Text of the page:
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A New Recession Policy

The federal government's current fiscal blueprint during recessions is ineffective and favors the wealthy. A strategy of stimulus checks, unemployment insurance, and federal transfers to states and municipalities should replace it.


After months of record-shattering job losses, real unemployment rates above 10 percent, and general economic chaos, one thing has become exceptionally clear: the government’s response to recessions is too slow and too inefficient.

It seems like every negotiation for stimulus and relief gets held up in Congress for an obscene amount of time. The procedure, pomp, and circumstance of our legislature hold back necessary actions for months; layoffs, however, never seem to get stuck in committee. All that bureaucracy also tends to water down relief measures. For example, the new round of stimulus checks started as a $2,000 payment, fell to $1,400, and was almost eliminated for many middle-class households. This ridiculous infighting shows how the federal government needs a better system to counter recessions. We need federal action that is quick, substantial, and free from backroom dealing.

What we need is a more robust system of automatic stabilizers, economic policies that take effect without new legislation: programs that run on auto-pilot. We also need to perform “preventative maintenance” on some existing programs.

The first part of this new suite of programs would be direct payments to households. These “stimulus check” initiatives have been utilized three times—during the 2001 recession, the Great Recession, and the current pandemic recession. As most Americans learned this past year, these direct checks are critical for people who are suffering financially. For people who have lost their jobs (through no fault of their own), extra income ensures they can pay their bills. Stimulus checks are especially beneficial for people who may not have lost their jobs but have seen cuts in their hours or pay. These workers are usually barred from receiving full unemployment insurance benefits. The stimulus checks passed in 2020 have, without a doubt, helped millions of Americans keep the lights on and put food on the table.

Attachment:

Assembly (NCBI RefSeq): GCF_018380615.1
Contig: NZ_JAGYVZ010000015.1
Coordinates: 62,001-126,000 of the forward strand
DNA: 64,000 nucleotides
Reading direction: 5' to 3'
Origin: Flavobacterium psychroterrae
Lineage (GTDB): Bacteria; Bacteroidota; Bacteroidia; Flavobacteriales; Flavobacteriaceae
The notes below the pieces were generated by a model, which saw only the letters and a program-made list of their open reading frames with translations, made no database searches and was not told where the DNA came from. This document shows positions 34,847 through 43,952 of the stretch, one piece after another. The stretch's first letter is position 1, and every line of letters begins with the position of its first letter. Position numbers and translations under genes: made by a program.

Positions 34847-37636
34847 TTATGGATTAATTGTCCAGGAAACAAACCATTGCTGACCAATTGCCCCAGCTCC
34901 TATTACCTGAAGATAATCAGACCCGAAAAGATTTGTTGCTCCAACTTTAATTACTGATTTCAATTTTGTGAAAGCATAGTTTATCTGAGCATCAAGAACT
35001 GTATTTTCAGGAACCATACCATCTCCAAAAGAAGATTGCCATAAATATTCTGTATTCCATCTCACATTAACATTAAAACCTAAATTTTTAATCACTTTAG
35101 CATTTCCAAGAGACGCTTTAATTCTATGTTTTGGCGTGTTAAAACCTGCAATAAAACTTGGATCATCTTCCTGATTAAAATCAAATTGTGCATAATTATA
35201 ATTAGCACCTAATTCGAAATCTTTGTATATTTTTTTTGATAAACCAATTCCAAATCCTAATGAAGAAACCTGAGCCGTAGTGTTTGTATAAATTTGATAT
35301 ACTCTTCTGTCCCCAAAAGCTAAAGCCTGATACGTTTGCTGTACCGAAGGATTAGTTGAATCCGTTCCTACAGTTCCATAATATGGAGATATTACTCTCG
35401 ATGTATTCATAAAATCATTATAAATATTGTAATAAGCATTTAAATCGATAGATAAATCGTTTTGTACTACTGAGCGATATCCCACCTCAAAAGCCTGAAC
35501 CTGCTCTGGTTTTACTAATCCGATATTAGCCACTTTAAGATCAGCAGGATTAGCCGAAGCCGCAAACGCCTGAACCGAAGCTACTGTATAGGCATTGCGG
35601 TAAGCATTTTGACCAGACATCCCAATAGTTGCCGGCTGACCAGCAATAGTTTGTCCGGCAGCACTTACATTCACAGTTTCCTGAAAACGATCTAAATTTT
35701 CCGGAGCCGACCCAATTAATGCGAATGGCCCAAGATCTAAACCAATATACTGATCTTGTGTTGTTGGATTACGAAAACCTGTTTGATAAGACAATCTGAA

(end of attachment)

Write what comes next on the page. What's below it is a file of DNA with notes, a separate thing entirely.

From a macroeconomic perspective, stimulus checks are also effective. Research shows that these checks spur consumer spending, the bedrock of our economy. Putting more money in the hands of American workers leads to them buying more goods and services—stimulating economic growth and pushing the economy back towards recovery. Stimulus checks also allow Americans to pay down debts. Not only does this side effect help families who struggle with student loans, credit cards, and other debts, but it also helps the economy in the long term. When families have less of a debt burden, they can afford to spend more of their income instead of handing it off to banks and creditors. Again, this process means more consumer spending and a faster-growing economy.

The economic efficacy of stimulus checks means that they should become a standard part of our anti-recession policy. Consequently, we should avoid going through the hassle of congressional debate and make the stimulus checks automatic. Whenever a recession is declared, the federal government should immediately move to send out $2,000 to every American adult and $1,000 per dependent (subject to reasonable income thresholds like the ones used during the pandemic). For every nine months that the economy stays in recession, Americans would receive another round of checks. Unlike the stimulus checks of 2020, college students and other young adults who qualify as dependents would be eligible for the full $2,000. The values of the stimulus checks and income thresholds would also need to be pegged to inflation so that the checks aren’t devalued over time. As for deciding when a recession starts, that task will be left to the National Bureau of Economic Research. NBER is already responsible for dating recessions, so this is not a new task for them. Their calculations are widely respected in all corners of government and business. Additionally, it is a private, non-profit organization run primarily by premier economic researchers. Elected officials would not be able to manipulate the dating of recessions for political reasons.

By automatically sending out stimulus checks as soon as a recession is declared, we can guarantee a fast response from the federal government. This speed will ensure Americans are taken care of as soon as possible, and early action will stop the economy from crashing further—meaning there will be less ground to cover to get back to growth. The checks will cost between $300 to $500 billion for every round, which is in line with previous stimulus programs. Given the extreme acceptance and popularity of stimulus checks over the past year, incorporating them into our regular recession policy is a no-brainer.